As it was originally devised, the principle of no platform meant preventing violent and organised racist groups and speakers from appearing on university campuses. It was not intended to apply to the Conservative Party and other socially conservative groups. The reasoning was that these fascist organisations were anti-democratic and sought to remove the democratic rights of others, so they could not rely upon the democratic principle of free speech if it was to be denied to people they demonised.

However because the principle relied upon combining grassroots political activism with bureaucratic measures, it was extended by certain student groups to others, infamously to student groups supporting Israel and to sexists, as well as to some right-wing Tory MPs (such as Keith Joseph and John Carlisle). In more recent years, some activists have attempted to no platform radical feminists who they believe are transphobic.

The widening of the scope for no platform has led to controversy within student and activist circles since the 1970s, but while many agree on applying the principle to explicitly racist and fascist organisations and speakers, it has been individual student unions or student groups that have sought to extend it. No platform is a tactic that needs to be negotiated with regard to its immediate context and requires democratic debate over it use in any given campaign. At the moment, the NUS only applies the policy of no platform at the national level to several openly racist or jihadist groups, such as the British National Party, National Action and Hizb-ut-Tahir. Individual student unions can apply the principle to other groups depending on the local situation. No platform is about preventing what is colloquially known as ‘hate speech’ rather than speech that is merely offensive. In many Western countries, unlike the United States, this opposition to hate speech is in line with broader human rights legislation that protects people from hateful or harmful speech (although these laws are often portrayed as against ‘free speech’).

The question as to whether universities should or should not host speakers who propound offensive ideas does not fully grasp the situation. Students and activists are not simply mobilising to prevent those propounding offensive ideas, but harmful speech that is often linked to harmful actions. As institutions, universities promote the notion that they are neutral venues where competing ideas are debated and for the most part, attempt to excuse themselves from taking any action that prevents people or organisations from publicising their ideas on campus (although critics point out that anti-extremism programs, such as Prevent in the UK, have been implemented to a degree that curtails freedom of speech). With the case of the UK, universities are not allowed to hinder free speech under the Education Act no. 2 1986. However this does not apply to student unions or individual student bodies that exist as separate legal entities to the university. It is predominantly a democratic decision by the student bodies at the grassroots level to allow or not allow speakers that may engage in harmful or hateful speech, rather than the university administration.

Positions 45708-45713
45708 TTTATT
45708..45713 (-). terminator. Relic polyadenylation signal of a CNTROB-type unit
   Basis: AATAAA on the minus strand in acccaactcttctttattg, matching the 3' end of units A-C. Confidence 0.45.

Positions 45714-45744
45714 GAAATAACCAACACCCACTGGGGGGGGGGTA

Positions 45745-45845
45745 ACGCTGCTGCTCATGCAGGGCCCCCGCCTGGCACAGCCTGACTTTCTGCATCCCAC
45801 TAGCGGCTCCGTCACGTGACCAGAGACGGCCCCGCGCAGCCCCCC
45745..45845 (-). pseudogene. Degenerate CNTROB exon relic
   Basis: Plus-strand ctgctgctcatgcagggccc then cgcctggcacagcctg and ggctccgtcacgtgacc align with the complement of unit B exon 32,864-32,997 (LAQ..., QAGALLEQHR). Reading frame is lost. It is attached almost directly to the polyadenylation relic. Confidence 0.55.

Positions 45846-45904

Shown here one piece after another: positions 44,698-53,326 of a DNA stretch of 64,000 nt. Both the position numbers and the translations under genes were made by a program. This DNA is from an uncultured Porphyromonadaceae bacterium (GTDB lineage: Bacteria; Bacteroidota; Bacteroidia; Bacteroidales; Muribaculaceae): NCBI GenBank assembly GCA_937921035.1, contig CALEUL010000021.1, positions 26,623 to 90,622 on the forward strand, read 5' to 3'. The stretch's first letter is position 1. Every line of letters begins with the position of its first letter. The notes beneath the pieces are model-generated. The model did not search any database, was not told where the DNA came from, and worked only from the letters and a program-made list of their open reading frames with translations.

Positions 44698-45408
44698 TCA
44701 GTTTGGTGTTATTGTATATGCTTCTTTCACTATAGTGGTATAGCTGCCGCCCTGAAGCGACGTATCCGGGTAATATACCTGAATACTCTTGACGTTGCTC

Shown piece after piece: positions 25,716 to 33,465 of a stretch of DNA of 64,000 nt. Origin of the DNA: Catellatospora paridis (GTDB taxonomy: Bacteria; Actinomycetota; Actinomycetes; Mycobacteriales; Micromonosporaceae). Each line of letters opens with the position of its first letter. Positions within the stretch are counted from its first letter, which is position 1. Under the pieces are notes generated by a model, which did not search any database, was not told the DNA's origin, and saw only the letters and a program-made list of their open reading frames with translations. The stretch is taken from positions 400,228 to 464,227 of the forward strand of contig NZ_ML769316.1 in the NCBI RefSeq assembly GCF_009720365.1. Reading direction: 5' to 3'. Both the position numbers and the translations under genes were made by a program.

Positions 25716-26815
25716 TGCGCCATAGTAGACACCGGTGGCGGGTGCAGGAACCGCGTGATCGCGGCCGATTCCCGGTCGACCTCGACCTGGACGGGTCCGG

Free speech absolutism often proposes that, above all else, university are a marketplace of ideas where students should be intellectually challenged and while students are presented with a range of ideas on campus, students also have the right not to be subjected to hateful or harmful speech and can forcefully reject proponents of these ideas. These forms of hate speech call for taking away the rights of certain sections of society and are thoroughly anti-democratic, and cannot be tolerated as within the realm of democratic ‘debate’.

When figures of the fascist or populist far right are invited to speak on university campuses (and in other public venues), these speakers do not present their ideas into a vacuum and often a broader coterie of far right forces are mobilised to attend these events, which can lead to intimidation, harassment and violence. Many students are unwilling to allow this to happen and organise to prevent these forces from coalescing on campus. In the past few years, various ‘alt right’ figures and groups have attempted to hold public events, campaign or recruit on university campuses in the United States, Britain, Australia and Canada. As the far right forces gain notoriety in an era of populism, many people, including students and other younger activists, are worried about what these forces might lead to. The battle for the university campus is part of a wider resistance to what they see as the zombie march of a regressive and reactionary right that should have been left behind by now.